It was a shock but uplifting victory for the conservatives in Saturday's federal election but voters across the Hunter region remained true to their ALP roots with landslide wins for two incumbents.
Joel Fitzgibbon (Hunter) and Meryl Swanson (Paterson) both retained their seats with strong margins.
In the neighbouring seat of Lyne, National incumbent David Gillespie held onto his seat for a third term.
Overnight, Prime Minister Scott Morrison received a rapturous reception after defying the pundits in a come-from-behind victory.
Liberal diehards had come expecting a funeral but somehow found themselves at a coronation.
Mr Morrison became prime minister less than nine months ago after the Liberal Party rolled Malcolm Turnbull.
The coalition will be returned to government after winning at least 74 of the 76 seats needed to form a majority in parliament.
In the Hunter Mr Fitzgibbon, who has held his seat since 1996, had 52.6% of the vote with the Nationals Josh Angus on 47.4% with 76% of the vote counted.
Paterson MP Meryl Swanson had 55.6% of the vote with Liberal opponent Sachin Joshi sitting on 44.4% and 81% of the vote counted.
In Lyne, the Nationals David Gillespie had 65.8% of the vote - his nearest rival Labor's Phil Costa on 34.2% with 81%.
Ms Swanson said she was disappointed voters rejected Labor's policy agenda and delivered the party a shock election defeat.
She suffered a two-party swing of more than 5% against her after preferences at the time 40% of the votes had been counted.
But her satisfaction was tempered by the national result.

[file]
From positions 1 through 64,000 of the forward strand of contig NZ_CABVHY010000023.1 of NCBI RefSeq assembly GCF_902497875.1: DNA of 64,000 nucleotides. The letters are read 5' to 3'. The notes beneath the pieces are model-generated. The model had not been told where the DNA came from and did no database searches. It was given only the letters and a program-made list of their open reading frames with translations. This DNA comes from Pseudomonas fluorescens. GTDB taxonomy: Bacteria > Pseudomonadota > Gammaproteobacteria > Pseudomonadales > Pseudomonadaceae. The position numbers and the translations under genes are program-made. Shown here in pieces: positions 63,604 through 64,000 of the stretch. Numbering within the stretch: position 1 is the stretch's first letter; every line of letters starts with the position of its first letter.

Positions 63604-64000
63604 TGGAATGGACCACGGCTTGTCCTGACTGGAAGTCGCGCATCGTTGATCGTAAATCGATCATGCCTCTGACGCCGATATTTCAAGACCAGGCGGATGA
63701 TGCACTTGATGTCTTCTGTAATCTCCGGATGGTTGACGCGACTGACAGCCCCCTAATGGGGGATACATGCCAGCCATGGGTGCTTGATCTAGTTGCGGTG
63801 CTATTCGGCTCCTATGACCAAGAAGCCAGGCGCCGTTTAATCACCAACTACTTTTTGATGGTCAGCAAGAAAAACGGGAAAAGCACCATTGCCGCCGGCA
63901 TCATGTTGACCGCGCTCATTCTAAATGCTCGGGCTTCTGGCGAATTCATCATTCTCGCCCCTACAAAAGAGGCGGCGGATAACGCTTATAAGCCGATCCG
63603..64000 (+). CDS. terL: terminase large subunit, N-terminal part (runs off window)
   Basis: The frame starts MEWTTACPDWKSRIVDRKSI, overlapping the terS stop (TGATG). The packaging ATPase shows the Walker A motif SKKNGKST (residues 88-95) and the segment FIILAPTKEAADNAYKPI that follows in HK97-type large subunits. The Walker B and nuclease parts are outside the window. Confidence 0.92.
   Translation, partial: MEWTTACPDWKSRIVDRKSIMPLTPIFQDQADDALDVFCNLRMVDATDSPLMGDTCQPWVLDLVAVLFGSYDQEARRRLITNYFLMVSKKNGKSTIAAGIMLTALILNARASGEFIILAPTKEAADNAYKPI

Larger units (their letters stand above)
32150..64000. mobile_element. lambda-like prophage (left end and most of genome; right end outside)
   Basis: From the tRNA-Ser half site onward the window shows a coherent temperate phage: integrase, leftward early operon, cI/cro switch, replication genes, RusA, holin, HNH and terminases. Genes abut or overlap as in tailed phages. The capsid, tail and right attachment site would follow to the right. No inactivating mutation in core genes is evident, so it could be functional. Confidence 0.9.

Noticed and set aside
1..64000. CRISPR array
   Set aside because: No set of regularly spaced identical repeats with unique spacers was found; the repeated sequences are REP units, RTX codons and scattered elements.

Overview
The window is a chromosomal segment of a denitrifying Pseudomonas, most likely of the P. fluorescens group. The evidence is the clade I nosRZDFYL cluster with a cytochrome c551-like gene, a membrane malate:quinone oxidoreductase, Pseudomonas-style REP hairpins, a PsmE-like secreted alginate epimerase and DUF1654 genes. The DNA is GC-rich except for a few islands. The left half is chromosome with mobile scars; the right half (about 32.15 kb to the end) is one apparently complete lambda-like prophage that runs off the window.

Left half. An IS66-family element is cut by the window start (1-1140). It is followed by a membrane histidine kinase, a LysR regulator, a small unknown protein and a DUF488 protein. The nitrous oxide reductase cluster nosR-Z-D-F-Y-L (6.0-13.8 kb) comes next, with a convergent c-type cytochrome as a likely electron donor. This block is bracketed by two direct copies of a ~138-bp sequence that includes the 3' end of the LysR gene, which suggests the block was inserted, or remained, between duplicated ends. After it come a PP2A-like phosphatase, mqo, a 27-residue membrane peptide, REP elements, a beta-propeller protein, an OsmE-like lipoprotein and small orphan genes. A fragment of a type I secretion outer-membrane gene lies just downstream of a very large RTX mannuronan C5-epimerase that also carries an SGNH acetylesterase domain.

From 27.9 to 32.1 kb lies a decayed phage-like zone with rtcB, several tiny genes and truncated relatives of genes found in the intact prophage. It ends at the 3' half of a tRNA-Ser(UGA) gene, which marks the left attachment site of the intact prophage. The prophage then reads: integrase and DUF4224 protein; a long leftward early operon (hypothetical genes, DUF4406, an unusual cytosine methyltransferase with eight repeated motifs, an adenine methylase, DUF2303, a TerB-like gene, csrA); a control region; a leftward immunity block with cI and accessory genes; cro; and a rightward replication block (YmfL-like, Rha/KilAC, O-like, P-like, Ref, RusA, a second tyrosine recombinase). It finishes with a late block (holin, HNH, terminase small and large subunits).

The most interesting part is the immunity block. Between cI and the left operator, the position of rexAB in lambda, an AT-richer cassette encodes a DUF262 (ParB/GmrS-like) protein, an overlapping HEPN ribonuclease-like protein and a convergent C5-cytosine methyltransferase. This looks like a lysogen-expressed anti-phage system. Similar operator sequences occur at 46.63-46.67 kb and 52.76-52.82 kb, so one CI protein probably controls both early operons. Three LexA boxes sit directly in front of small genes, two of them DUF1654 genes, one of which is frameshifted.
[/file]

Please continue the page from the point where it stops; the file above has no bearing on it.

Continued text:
Labor presented its most progressive policy platform in years, proposing a social justice agenda funded by increased tax revenue.
The strategy appears not to have resonated with the electorate, who delivered a primary vote of just 33 per cent to Labor, about 4% short of pollsters' predictions.
"It is disappointing. Everyone in political life, we all want the best for the country, but we have our ideas of the best way to get to that," Ms Swanson said. "It is a contest of ideas. When your ideas aren't welcomed, you need to go back and rethink your ideas."
While Mr Fitzgibbon claimed another victory in retaining his seat, counting was still underway, One Nation with a swing of more than 20% in first preference votes.
Mr Fitzgibbon said the result should be a wake up call for politicians. "It's not the result we were looking for locally or nationally. It would be fair to say this election was about coal and climate change. Climate change is real. We took a very progressive approach to it. They ran a scare and dishonest campaign about the impacts of our climate change policy - it posed no threat to coal miners in the Hunter," he said.